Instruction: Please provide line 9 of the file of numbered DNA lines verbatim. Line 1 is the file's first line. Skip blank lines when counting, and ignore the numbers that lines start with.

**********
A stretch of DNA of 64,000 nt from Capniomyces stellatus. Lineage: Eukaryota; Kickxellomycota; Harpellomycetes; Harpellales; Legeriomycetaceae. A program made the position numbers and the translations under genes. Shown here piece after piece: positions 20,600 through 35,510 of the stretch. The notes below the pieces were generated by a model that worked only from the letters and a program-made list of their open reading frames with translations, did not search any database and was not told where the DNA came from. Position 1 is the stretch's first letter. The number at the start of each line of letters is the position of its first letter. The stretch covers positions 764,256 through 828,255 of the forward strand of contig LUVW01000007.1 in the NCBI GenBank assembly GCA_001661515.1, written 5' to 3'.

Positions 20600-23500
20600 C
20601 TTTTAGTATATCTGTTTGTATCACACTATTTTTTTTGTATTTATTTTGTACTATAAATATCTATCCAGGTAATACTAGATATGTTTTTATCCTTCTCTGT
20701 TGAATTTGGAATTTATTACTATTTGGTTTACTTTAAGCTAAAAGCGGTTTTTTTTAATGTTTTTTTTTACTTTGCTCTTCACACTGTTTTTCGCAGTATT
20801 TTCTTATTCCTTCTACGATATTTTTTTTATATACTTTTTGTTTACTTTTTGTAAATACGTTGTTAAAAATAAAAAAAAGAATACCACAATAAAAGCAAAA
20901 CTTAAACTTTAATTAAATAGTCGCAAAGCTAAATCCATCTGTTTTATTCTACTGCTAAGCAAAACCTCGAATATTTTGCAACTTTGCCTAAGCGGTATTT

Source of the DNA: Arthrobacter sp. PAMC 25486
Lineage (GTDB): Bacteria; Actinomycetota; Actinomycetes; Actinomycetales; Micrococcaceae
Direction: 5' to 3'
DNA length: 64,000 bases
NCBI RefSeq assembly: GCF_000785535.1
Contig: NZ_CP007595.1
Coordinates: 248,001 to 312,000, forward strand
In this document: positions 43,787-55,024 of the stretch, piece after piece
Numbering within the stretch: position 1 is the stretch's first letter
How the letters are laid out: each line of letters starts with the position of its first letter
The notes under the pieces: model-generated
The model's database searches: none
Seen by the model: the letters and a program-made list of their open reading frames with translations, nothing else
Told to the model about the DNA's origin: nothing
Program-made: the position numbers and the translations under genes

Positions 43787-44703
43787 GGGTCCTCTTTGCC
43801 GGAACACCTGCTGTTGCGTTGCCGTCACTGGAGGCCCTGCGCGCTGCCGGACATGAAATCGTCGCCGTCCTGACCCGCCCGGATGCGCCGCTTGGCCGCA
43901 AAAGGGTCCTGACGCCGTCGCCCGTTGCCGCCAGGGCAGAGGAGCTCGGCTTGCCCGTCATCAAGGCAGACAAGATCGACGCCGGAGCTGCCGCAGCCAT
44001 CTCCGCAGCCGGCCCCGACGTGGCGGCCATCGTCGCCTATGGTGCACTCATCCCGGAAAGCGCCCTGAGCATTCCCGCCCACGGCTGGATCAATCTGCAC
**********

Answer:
Lineage (GTDB): Bacteria; Actinomycetota; Actinomycetes; Actinomycetales; Micrococcaceae